Why Belarus Keeps Capital Punishment

On 27 June 2013, ​at the session of the Council of Europe Parliamentary Assembly Belarusian authorities stated that Belarus would not abolish the death penalty and will continue to shoot convicts. Western demands to impose a moratorium seem to follow a certain ritual without any realistic expectations.

Belarus remains the only country in Europe and on the territory of the former Soviet Union which still uses the death penalty. The data provided by the Interior Ministry states that Belarusian courts sentenced 102 people to death between 1998 and 2010. The death penalty procedure remains so secret that the authorities do not even return the bodies of the executed. Several years ago two death convicts hung themselves in their cells in order to avoid being shot, so that the authorities would give their bodies to their families. 

It should be noted that the idea of death penalty as a fair punishment remains quite popular in Belarus. On the other hand, the position of religious institutions and human rights defenders has become more noticeable in  society. The recent speech of head of the Belarusian Orthodox Christians Filaret for the abolishment of the death penalty has become a considerable event in Belarus. 

How Does Death Penalty Look Like

Execution by shooting remains the form of death penalty execution in Belarus. Most of the executed are criminals that committed crimes with aggravating circumstances. The aggravating circumstances usually mean the homicide of children or elderly people, pregnant women or homicides with rape. The authorities shoot from two to nine people annually – much less than in 1990s.

The decisin whether to sentence someone to capital punishment depends on a concrete judge. Andrei Zhuk, executed for a cruel homicide, wrote to his mother that the court sentenced one person for the similar crime to 25 years of imprisonment, another one – to life in prison, and him – to death.

Very often, about a year passes between the verdict until the actual execution. Aleh Alkayeu, former head of Minsk pre-trial detention centre and death sentences executor, describes the procedure of shootings in Belarus in details in his book “The Shooting Team”.

The Commission consisting of a Public Prosecutor, a Head of a detention centre and an Interior Ministry’s representative calls the deathrow convict to the office. In the office, the Commission informs about the rejection of the convict’s pardon appeal, then policemen put a black bandage on his eyes and lead him to the next office. There, the executioner brings the convict to his knees and shoots him in the back of the head. The whole procedure takes about two minutes.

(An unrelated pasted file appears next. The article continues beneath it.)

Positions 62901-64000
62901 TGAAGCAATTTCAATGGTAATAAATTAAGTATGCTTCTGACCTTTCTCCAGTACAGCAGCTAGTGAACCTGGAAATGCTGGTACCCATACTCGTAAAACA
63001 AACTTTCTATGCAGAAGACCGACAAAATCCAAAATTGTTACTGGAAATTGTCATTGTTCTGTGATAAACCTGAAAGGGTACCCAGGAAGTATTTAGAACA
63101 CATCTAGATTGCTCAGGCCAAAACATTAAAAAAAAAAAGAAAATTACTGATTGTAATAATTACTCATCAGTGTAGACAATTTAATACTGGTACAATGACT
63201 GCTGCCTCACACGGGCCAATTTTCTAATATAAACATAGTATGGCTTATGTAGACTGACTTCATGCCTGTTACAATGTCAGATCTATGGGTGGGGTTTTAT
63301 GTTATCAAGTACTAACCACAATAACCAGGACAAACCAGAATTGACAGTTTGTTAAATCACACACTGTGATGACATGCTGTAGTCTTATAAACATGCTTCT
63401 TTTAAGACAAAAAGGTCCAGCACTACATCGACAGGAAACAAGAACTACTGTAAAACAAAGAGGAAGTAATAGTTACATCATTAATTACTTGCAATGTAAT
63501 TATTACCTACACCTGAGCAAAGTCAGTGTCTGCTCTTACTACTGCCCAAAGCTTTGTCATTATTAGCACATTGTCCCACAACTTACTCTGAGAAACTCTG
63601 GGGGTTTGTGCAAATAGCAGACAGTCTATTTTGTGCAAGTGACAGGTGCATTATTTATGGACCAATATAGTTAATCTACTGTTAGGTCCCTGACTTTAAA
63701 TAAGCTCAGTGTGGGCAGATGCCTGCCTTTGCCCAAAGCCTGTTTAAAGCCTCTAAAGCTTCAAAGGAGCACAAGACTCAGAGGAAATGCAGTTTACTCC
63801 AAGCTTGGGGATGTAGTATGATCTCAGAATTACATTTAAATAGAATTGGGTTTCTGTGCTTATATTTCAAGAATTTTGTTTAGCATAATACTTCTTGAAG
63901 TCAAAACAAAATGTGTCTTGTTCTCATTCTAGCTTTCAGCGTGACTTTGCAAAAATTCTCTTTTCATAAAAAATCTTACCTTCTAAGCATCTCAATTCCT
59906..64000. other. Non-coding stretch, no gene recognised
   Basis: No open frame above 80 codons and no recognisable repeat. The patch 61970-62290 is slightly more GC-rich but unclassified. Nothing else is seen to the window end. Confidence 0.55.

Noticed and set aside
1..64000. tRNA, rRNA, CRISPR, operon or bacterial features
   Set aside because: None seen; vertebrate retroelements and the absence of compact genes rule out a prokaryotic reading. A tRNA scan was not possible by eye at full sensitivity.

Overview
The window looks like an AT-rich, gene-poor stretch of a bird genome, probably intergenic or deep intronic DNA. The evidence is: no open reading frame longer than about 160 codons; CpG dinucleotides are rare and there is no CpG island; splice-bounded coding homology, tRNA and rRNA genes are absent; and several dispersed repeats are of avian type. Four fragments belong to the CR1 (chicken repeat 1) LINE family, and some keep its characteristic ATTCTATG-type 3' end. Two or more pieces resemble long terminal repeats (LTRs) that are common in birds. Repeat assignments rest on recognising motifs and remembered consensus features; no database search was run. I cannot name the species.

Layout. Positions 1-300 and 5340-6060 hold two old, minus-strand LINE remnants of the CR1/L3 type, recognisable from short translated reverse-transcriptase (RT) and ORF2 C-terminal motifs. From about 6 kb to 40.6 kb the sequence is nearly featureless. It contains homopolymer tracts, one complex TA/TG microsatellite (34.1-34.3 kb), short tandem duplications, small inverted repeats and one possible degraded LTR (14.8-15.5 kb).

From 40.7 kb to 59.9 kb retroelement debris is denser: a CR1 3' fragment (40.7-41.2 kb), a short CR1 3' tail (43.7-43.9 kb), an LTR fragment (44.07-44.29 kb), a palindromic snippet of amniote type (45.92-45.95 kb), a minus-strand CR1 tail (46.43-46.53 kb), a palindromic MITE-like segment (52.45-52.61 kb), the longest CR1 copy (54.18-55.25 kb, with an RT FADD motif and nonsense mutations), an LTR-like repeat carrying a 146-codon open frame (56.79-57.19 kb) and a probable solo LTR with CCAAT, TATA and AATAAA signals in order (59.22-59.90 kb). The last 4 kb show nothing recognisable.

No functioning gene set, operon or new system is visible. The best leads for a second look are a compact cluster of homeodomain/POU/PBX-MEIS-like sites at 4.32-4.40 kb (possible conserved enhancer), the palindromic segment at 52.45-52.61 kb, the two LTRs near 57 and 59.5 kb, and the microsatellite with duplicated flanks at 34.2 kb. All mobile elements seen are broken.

The authorities never give the bodies of the executed to their relatives or inform them of the place of burial. Often, the relatives of the executed go around Minsk cemeteries in order to find fresh graves there, after having received written notification with information that the convict was dead. It gives no results. Relatives of one of the executed buried his personal belongings instead of the body and put a tomb stone just to have a place to commemorate the dead.

The UN Human Rights Committee demanded that the Belarusian authorities should give the bodies of the executed convicts to their families several times. However, the authorities continue to ignore these demands.

The Attitude of the Society

The death penalty has remained an issue of little importance for Belarusian society for many years. The problem of execution by shooting in Belarus proceeded to the national level only once, after the execution of Dzmitry Kanavalau and Uladzislau Kavalyou. The court sentenced them both to death for the blast in Minsk metro on 11 April 2011, which took the lives of 15 people.

According to the data provided by the Independent Institute of Socio-Economic and Political Studies, 37% of Belarusian population did not believe in the convicts’ guilt. This caused a wave of moods for abolition of death penalty in the society. According to IISEPS, since September 2012, 40.7% Belarusians stand up for the abolition of the death penalty, while 49.1% want to preserve it.

Human rights defenders and intellectuals stand for the death penalty's abolition rather prominently in Belarus. The Catholic Church and the Belarusian Orthodox Church raise their voices against the authorities’ policy very rarely, however, as for this issue, both denominations pursue tthe death penalty's abolition.

However, tBelarusian society still holds to the idea that the death penalty should remain. Moreover, the Belarusian authorities have some instruments of the informational influence over the people. When the state media systematically show the pictures of cruel murders, it raises the pro-death penalty mood amongst the populace almost automatically.

When Belarusian TV-viewers see Anders Breivik sitting in a leather arm-chair smiling, they think that it is not that Belarus should abolish the death penalty - rather it’s Europe that should introduce it.